In the glade we saw half a dozen elves – which usually means there’s twice that number hiding somewhere close – but still, hardly a show of force. Things seemed peaceful enough though, almost ‘welcoming’ (which is how I describe ‘indifference’ when I meet elves). We met an autumn elf by the name of Ardil, leader of the Pact’s forces, and a taller elf who seemed not seem quite with us, like a child or a very old human, who was introduced to us as Geliael. A witch maybe, or whatever the elf equivalent is.

These and a few others are the remnants of the Iron Pact in Symbar. The rest have been slain by the hands of the Sovereign Oath, trying to keep them away from the cursed city. It is hard to read the faces of elves, but my guess is they have buried many companions of late. What number of elves are even in this forest, all told? Enough that they could go to war, but now not enough to keep fighting. I think that is either very bad or very good news for you, depending on where you stand.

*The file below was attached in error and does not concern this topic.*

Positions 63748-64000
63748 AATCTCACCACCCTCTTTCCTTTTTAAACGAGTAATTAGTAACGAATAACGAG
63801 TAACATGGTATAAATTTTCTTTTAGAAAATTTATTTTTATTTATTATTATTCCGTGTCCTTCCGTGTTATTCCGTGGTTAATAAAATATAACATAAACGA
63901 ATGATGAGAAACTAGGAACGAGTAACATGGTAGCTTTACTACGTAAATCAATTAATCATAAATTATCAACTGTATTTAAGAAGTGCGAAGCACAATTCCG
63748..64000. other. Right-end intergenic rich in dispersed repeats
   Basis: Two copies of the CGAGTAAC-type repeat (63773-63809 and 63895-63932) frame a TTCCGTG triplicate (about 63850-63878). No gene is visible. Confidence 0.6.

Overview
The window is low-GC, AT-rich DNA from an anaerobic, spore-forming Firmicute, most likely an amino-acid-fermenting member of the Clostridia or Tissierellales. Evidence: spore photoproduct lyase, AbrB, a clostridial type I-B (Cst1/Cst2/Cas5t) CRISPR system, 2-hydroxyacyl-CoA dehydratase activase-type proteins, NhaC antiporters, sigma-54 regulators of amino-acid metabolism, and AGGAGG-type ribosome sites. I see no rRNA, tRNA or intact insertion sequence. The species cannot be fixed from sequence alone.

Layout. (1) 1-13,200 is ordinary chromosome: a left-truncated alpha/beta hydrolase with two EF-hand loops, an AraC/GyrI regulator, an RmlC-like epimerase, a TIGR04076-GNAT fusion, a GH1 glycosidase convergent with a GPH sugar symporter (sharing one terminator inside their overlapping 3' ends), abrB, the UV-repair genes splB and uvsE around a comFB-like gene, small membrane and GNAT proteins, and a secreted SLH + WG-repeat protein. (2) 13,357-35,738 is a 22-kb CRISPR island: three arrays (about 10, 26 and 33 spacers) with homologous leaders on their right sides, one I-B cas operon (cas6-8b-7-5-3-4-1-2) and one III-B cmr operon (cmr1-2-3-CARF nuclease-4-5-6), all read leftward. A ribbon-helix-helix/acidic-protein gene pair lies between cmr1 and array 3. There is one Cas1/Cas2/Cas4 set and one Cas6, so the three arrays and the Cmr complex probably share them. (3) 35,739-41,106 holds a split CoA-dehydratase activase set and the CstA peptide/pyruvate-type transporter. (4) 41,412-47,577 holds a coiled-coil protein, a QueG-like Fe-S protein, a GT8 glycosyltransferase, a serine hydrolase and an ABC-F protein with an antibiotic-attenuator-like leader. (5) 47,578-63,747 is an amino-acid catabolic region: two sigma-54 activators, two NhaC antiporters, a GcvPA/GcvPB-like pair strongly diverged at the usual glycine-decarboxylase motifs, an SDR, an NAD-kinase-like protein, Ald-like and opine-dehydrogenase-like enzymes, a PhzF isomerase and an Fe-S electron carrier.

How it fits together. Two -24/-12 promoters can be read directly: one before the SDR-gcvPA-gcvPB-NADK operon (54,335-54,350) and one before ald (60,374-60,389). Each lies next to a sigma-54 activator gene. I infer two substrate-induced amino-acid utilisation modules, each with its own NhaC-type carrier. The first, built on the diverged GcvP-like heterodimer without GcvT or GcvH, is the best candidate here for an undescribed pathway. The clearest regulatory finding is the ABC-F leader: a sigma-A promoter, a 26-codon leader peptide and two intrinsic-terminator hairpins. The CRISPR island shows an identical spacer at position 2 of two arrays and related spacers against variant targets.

Numbers are indeed to the problem. The Oath continues to hack its way through the undercity, and the elves are too few here (perhaps everywhere now) to fight them, to stop them eventually breaching the plateau, that undulating red moss, and breaking into the palace.

Without witches, corruption is no doubt rife among them, and the abominations in the grounds will no doubt take more than a few, but I am not so full of hope that I believe the dracwyrm will be killed or dissuaded. Sooner or later they will discover that the power of the throne is not there. The means to raise their new empire of Symbar is not there. And then they will come looking for it.

And even the ruins of Symbar are a thing they can claim renown and power from. To simply be here, to ‘own’ it, is a great victory for them in overthrowing the High Chieftain.